Quebec hospitals step up nurse recruitment in France
Staffing shortages widespread as province struggles to meet demand
At least five Quebec hospitals, including the brand new Centre hospitalier de l'Université de Montréal (CHUM), are again looking to France to help alleviate the nursing shortage.
The CHUM alone is looking to recruit 500 nurses in the coming years and is concentrating some of its efforts on a recruitment blitz in France at the end of May.
The head of the CHUM, Fabrice Brunet, said the shortage could cause delays in opening up some departments at the new hospital.
"It's true, but it's the case in all hospitals," he said of the staffing situation.
Brunet said the hospital has an urgent need for 100 nurses, but ultimately they would like to hire up to 500.
Training similar to Quebec
Last fall, 50 French nurses were hired to work in Quebec, and more than half of them went to the CHUM.
"It's a hospital that has hyperspecialities and all the technological innovations. So for me, it's perfect," said Julie Porte, a nurse from Lyon who is starting her training at the hospital.
Renée Descôteaux, the head of nursing at the CHUM, said French nurses receive similar training to those in universities here in Quebec.
At the CHUM, the French nurses first complete a 75-day internship, the first part of which they are paired up to help with orientation.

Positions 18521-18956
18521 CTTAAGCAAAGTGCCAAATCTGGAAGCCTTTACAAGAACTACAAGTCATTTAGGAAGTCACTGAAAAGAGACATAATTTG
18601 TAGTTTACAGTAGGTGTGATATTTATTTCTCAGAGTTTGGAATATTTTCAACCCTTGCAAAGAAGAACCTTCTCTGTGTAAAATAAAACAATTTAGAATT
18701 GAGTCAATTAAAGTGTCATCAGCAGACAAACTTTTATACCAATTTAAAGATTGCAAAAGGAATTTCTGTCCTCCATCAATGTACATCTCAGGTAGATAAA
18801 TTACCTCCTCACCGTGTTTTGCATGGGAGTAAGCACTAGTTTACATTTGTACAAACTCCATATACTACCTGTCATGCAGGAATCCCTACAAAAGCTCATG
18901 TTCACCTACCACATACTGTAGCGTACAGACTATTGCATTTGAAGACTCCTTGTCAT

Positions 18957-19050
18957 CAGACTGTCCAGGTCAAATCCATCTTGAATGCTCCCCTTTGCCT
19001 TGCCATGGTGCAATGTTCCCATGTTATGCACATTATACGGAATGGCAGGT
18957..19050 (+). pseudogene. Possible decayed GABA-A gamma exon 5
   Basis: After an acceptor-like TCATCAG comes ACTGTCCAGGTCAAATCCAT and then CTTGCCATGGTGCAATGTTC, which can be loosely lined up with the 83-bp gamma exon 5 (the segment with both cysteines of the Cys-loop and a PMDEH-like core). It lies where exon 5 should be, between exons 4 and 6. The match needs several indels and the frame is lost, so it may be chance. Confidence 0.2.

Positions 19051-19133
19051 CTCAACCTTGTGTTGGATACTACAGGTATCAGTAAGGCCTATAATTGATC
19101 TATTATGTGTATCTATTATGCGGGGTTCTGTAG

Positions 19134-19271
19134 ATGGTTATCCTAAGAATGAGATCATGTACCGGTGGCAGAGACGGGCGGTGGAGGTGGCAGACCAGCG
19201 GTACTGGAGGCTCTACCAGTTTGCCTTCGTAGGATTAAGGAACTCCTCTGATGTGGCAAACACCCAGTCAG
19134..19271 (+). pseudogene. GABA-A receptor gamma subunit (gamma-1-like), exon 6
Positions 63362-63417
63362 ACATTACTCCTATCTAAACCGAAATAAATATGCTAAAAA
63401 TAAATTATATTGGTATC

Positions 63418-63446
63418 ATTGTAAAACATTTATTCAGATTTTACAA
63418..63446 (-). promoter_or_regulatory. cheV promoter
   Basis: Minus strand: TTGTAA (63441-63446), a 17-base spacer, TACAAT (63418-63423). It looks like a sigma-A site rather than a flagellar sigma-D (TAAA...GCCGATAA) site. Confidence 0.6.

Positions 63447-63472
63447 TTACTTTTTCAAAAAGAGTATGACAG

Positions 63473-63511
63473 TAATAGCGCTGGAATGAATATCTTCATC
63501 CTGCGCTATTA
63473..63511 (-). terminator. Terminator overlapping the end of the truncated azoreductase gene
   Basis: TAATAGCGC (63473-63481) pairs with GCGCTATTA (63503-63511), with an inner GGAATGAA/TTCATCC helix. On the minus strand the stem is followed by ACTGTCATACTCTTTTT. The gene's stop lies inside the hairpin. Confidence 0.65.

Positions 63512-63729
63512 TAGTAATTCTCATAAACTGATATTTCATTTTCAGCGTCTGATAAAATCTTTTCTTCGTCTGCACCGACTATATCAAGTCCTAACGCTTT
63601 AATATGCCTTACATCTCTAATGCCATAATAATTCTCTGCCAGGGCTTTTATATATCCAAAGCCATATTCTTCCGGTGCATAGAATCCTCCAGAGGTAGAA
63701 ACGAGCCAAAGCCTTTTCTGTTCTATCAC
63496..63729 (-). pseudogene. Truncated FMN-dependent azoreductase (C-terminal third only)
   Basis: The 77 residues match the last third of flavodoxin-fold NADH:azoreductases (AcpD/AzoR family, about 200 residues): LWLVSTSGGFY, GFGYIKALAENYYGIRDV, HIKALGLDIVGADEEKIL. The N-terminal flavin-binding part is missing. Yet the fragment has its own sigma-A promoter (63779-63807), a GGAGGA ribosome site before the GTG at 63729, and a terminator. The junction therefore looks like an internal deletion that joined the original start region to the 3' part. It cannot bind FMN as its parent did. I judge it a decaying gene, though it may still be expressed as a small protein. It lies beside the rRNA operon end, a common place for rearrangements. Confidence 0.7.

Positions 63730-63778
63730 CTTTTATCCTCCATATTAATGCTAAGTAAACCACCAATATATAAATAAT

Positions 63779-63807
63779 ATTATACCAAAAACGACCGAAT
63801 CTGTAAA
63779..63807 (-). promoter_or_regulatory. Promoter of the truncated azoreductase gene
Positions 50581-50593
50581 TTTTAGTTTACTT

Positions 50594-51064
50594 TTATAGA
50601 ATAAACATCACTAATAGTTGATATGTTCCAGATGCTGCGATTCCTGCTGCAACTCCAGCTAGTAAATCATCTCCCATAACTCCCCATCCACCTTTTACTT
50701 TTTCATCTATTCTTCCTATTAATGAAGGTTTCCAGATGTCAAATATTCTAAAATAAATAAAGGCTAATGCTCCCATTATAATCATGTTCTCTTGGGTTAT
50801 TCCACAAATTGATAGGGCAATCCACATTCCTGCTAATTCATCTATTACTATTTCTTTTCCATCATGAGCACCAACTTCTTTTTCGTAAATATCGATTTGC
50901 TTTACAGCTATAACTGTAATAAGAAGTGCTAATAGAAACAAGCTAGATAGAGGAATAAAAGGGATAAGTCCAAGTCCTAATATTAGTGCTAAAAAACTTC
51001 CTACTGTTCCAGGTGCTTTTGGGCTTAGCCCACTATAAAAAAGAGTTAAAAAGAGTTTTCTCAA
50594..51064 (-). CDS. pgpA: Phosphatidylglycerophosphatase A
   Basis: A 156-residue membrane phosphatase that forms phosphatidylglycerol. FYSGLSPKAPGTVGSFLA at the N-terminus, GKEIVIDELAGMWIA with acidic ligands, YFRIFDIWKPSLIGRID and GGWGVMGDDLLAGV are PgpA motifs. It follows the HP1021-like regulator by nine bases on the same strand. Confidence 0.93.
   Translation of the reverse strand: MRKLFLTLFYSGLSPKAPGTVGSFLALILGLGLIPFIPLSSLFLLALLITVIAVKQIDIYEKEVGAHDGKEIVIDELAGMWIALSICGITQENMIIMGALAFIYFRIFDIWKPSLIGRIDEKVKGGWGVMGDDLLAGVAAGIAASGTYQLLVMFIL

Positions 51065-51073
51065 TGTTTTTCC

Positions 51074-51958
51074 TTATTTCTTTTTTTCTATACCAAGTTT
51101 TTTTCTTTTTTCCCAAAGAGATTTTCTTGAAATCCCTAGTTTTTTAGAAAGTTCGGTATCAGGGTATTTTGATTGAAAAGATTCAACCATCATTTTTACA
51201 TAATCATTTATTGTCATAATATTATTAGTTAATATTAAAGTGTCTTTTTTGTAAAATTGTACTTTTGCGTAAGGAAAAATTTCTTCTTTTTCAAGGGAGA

"After that, we're on our own and we have 30 days to prove ourselves," said Albin Néris, a nurse originally from France who has worked at the CHUM for four years.
According to data from the Organisation for Economic Cooperation and Development, nurses in France earn an average $16,000 less a year than those doing the same job in Canada. The cost of living is also considerably less in Montreal than in major cities in France.
The province has been struggling to recruit and retain nurses as more and more unions and nurses themselves step forward to denounce stressful working conditions in the Quebec health care system.
Health Minister Gaétan Barrette has said the government will hire more nurses to help with the shortage, but the problem remains that nurses just aren't applying for the jobs.
The unions have said that most of the positions posted are part time and the difficult working conditions don't make them attractive opportunities for candidates.
The recruitment teams at the CHUM and several other Quebec health care institutions are heading back to France at the end of the month to look for more nurse practitioners to hire.
Based on a report by Radio-Canada's David Gentile